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Messages - bsfloyd

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1
Ahhh, I see!  I am quite naive to the Wahda rhythm - so I thank you for the history of it.  I appreciate learning the history or origins of the rhythms.  Now I can listen again with a different and better educated mindset... :)

2
Hello MATOUK - welcome to the forums!!

My Toca darbuka is advertised as coming with a goat skin head.  So while not fish skin, it is still not synthetic neither.  I would imagine the goat skin may be a bit more durable and pliable than fish skin.  It is the type that uses the collar ring system and not the tied method.

But, I do not know much at all about fish skin heads.  However, Remo makes a synthetic replica of fish skin that may be of interest to you.  I do not itís sound quality, but I read many players like them.


3
Oud Teachers & Lessons / Re: Free Ear Training course for maqams
« on: March 15, 2019, 04:56:33 PM »
Thank you for this opportunity!

4
Sorry for my slight absence, work has got the better of me the past couple of weeks.

Yes, I have listened to the video several times - it is a great piece of music!  What stands out to me is that one thing that never changes is an underlying pulse.  Along with that there is much soloing phrasing going on over top of that with a few different instruments, and sometimes more than one instrument soloing at the same time playing different styles.  But, the pulse never changes and keeps everything glued together.  Once again, a wonderful piece of music!

5
Ah, here is that more modern video I speak of:




6
I FINALLY found time to watch this full video!!  Yes, very wow!  A nice video from the mid-70ís, I love watching older videos and movies :). Surely the rhythm in this topic is well prevalent throughout.  Again very nice to see and hear the connection.  Yes, I remember in a dance instruction video of hagala, the dancer mentions the hip step down moves as the main structure of the dance.  I can see that being confirmed in this older video as well.  Very nice find!!

7
Oud Videos & Sound / Re: Il Hilwa Di on Oud
« on: March 05, 2019, 04:53:35 PM »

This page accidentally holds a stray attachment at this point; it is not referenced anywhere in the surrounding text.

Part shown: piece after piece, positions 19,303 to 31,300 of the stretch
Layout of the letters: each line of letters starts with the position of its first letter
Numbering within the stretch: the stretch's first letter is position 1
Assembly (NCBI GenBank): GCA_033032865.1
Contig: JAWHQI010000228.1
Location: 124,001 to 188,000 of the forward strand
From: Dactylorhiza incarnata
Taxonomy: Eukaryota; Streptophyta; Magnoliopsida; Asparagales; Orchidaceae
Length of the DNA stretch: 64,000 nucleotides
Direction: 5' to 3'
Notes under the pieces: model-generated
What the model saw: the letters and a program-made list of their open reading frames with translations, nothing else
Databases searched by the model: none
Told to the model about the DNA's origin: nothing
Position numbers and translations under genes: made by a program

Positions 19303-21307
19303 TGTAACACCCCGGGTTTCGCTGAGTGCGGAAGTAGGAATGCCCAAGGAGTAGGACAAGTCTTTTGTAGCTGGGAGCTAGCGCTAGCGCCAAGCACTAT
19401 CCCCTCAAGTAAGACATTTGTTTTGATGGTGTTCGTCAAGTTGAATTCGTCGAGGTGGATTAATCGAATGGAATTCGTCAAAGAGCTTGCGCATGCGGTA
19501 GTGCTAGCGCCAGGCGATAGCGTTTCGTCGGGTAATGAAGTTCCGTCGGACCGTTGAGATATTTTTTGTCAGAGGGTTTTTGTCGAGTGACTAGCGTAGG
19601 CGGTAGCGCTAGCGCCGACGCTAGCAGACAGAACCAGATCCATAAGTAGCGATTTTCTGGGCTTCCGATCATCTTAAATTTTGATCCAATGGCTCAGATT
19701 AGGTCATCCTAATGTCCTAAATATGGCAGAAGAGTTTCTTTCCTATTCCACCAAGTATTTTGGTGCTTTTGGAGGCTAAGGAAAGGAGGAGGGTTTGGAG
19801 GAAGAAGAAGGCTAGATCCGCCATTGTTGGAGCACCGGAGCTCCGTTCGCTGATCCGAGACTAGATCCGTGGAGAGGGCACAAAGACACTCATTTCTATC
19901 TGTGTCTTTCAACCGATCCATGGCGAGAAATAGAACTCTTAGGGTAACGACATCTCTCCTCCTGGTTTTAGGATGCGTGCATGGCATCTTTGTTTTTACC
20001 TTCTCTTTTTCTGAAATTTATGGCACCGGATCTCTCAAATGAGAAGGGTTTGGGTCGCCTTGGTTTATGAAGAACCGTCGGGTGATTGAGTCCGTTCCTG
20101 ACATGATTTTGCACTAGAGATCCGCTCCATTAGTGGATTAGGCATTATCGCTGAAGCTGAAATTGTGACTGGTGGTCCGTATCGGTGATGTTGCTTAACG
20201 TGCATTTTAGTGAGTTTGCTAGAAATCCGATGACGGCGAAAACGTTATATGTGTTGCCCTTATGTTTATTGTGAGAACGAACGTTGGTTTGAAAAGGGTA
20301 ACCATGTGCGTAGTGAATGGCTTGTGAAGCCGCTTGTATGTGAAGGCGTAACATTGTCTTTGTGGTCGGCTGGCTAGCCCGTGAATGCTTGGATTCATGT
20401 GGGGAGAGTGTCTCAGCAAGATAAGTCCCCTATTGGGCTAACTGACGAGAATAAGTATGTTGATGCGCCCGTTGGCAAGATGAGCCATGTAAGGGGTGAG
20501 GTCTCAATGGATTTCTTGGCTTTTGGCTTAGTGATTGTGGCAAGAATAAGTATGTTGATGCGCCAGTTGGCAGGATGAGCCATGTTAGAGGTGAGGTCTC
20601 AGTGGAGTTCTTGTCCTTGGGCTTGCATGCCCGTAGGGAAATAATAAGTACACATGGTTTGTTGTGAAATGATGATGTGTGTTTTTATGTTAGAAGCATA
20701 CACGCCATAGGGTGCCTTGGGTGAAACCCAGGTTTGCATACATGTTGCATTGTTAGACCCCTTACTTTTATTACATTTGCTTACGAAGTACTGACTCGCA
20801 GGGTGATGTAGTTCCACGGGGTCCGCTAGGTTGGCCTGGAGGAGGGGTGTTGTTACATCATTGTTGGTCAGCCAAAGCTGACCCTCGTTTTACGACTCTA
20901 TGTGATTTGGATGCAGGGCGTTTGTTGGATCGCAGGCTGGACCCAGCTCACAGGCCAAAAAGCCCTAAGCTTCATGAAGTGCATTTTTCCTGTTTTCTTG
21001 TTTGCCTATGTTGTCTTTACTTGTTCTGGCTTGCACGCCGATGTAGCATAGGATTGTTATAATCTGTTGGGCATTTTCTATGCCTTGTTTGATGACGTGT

I am not an oud player, but I am a guitar player and fully understand high action and poor playability.  Surely you already understand the benefits of owning a quality instrument.  Playing and learning the oud has been on my want list for too long now - I need to begin!  Though I also play various flutes, and some of them rim blown, I have not played the nay neither.  I am on this forum mainly for my percussion playing - but, I need to add these other two instruments to my abilities.

8
Wow, great video!!  You have a way with words to really make one think.  I need to have the time to be able to sit and listen with zero distractions.  I love the challenge :D

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Oud Videos & Sound / Re: Il Hilwa Di on Oud
« on: March 04, 2019, 05:11:03 PM »
Sounds fantastic!!  Wonderful performance and very cool background.  Thanks for sharing and welcome to the forums!!

10
So, this brings up another question - this ďsequenceĒ Hagala is very popular.  I just received a couple new CDís in the mail yesterday (Masters of Bellydance Vol 1, and Egyptian Drum Passion) and the Hagala rhythm sequence is heard quite a bit on these two CDís. 

So now I wonder, are there any other popular sequences used based on modified known rhythm structures?  Perhaps similarly based upon certain dances or folk music?  Thanks.

11
Hagala!!  Thatís exactly it, thanks.  A quick search on Hagala found me this:




There are also many belly dance instructional videos of this dance explaining the dance move.  It appears to be very popular.  Iím glad I can now recognize not only by rhythmic sound, but also by name for when in conversation :)

12
I hope all is going well for you!!  Ah, a thesis - downloading now, I look forward to the read...  thanks!!

13
Hello!  There is a specific rhythm pattern I keep hearing in several recordings I have of Arabic music - some belly dance music and some just percussion ensemble music.  This pattern is based on the Malfouf rhythm for three bars, and then tied off with a fourth bar modification.  So, the sequence would be:  D**T**T*, D**T**T*, D**T**T*, D*D*T***  with that fourth bar being very emphasized and dominant.

I hear this common rhythm as intros, outros, sometimes to transition from one main rhythm to another, etc., but I hear it ALOT!  And not just on the same CD from the same artist, it is pretty widespread.  Is this a commonly used sequence?  Is there a name for it?  Thanks.

14
Riq, Mazhar, bendir, Tar... Lover / Cooperman Handance Tars
« on: February 23, 2019, 07:08:40 AM »
Hello everyone!  I just wanted to give a shout-out about the Cooperman Handance line of Tars with a Ghaval added in the lineup.  Whenever I hear the name Cooperman in the hand drum realm, I immediately think very high quality instruments that also come with a higher (and rightly so) price tag.  So, Iíve been looking at the less expensive Tars from Meinl and Remo, when I stumbled upon the Cooperman Glen Velez Handance drums.  These are a more affordable version Tar in various sizes designed for newer comers to the hand drum that donít want to step up into their more expensive offerings.  I have not purchased one yet but I hope to do so in the near future.

So, if youíre looking for a midpriced instrument that is still handmade, these drums might be a good option.  Also wanted to say that I am not affiliated with Cooperman in any way.  I just think it might be a good product to share with those that might not know about them.
http://www.cooperman.com/coopermanhanddrums/the-glen-velez-series/1677-2/



15
Buy & Sell Oud / Re: Look my bags for musical instruments
« on: February 14, 2019, 06:02:20 PM »
Really amazing!!

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